I just don't know whether I'd say to expect success to come along later. It just might not.

Post Script: Literary agent, Terry Whalin, addresses the tough nature of "success" in the world of books and publishing today on his blog, without suggesting one should throw in the towel. And he gives some more examples along the lines of what I said about Lincoln. I might just need a new dose of determination here. That and a revised perspective (thank you, everydayMom).

3 musings:

mominthemoon said...

It's so important to remind ourselves of these kinds of things. The parameters of "success" are so narrowly defined by human nature that it's easy for us to feel defeated. But remembering the struggles of others who failed yet persevered to eventually achieve levels of greatness is important to point out as you did. Additinally, I was also once told that the winners' names of Nobel prizes, Academy Awards, Olympic medals and the like are more often forgotten than remembered. But the names and actions of those who did the most to help us become good human beings are never forgotten; those of parents, teachers, coaches, etc., who do seemingly simple work but have arguably the most signficant impact on how each generation turns out.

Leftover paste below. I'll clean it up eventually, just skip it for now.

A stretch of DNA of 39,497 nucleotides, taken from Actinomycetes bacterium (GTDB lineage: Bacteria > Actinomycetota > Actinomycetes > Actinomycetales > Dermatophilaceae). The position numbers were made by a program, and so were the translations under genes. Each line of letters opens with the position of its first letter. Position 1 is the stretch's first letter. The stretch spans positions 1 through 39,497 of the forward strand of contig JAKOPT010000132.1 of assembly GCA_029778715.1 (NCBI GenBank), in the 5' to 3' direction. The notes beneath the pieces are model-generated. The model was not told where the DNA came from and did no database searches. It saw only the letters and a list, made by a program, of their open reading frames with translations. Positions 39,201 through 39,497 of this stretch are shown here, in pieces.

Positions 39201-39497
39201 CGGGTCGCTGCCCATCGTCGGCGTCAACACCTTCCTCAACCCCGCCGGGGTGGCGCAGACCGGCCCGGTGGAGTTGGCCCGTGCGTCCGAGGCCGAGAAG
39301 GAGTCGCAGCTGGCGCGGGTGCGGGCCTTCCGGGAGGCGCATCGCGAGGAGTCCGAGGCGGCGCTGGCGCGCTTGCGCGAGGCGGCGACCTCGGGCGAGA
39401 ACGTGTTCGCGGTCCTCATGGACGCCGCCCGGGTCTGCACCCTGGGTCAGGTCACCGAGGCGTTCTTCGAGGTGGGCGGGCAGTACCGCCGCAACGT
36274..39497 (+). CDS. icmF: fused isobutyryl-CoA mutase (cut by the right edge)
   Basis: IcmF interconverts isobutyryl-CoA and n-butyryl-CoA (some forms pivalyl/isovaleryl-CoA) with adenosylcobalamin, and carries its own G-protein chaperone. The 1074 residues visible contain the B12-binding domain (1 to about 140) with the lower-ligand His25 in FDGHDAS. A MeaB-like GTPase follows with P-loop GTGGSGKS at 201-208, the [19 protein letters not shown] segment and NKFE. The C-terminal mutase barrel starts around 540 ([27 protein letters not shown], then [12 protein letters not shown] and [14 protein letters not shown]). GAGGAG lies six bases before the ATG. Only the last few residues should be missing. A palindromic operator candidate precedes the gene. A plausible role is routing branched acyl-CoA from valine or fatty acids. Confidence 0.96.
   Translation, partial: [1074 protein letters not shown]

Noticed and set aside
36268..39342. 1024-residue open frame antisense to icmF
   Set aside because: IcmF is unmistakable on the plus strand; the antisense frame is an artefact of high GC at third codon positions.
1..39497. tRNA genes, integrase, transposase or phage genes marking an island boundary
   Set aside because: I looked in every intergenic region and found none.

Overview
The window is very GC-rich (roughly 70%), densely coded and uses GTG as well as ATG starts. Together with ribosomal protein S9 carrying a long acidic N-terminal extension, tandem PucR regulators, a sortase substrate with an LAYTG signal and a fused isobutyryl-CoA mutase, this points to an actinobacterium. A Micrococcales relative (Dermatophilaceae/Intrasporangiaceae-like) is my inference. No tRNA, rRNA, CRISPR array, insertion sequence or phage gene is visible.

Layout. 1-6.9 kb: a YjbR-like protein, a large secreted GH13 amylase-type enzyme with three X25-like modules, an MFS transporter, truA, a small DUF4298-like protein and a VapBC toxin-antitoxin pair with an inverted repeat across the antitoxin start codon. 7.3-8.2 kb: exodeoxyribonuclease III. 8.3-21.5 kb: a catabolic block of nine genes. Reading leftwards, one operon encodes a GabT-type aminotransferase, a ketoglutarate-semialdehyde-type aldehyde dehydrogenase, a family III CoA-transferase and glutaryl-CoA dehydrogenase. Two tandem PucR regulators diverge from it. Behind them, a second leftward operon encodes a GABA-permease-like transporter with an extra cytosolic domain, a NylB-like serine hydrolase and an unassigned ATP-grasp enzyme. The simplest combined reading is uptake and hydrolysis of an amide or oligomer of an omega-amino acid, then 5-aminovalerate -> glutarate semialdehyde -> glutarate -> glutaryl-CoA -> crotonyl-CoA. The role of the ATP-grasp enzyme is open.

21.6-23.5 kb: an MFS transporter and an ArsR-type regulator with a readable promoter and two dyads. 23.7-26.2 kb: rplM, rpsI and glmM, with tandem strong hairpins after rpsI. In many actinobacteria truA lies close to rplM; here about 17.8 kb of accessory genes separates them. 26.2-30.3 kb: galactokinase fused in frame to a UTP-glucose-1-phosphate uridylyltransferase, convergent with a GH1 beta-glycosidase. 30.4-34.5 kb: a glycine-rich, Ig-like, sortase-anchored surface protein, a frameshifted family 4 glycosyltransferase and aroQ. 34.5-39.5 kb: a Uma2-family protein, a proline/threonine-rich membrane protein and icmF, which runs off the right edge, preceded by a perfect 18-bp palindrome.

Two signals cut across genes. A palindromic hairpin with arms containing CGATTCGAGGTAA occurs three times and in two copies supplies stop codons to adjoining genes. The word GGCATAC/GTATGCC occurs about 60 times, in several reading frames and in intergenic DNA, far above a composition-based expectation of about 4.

A Musing Mom said...

Mominthemoon - well said and a good reminder of what matters. Makes me realize that even if I had a NY Times bestseller, it still couldn't hold a candle to the words I hear every night from my second-grader: "You're the best mom in the world". Now that's some real success!

everydayMOM said...

I felt so bad when I first read your post, just knowing how down you sounded... just wanted to add my two cents in writing.

It's so funny how we see ourselves so differently from how others see us. We all are so hard on ourselves (I usually think I'm the BIGGEST loser around), but others see us as successful! I was so busy seeing all of your successes that I didn't even notice you were struggling. So, I apologize for not being a better friend.

But your success is not determined by the number of books that you sell. Your determination has resulted in so many types of successes... speaking engagements, radio shows, etc. Whether these result in extra sales of THIS book or whether they are going to be the experience and contacts you need in the future, you are planting seeds.

And in the BIG picture, that is so much more important than the sales of this one book.

Yes... sometimes you do have to change your goal, change course or even just quit for awhile and focus elsewhere. But keep your eye on the big picture, rather than the stack of books waiting to be sold.

The indifference of the one group you mentioned is discouraging. But it's one of those things where you have to learn from it and move on. Don't let it drag you down or steal your joy in what you do so well!

And, by the way, YOU ROCK! I read your whole book and I thought it was awesome! Thanks for sharing your heart.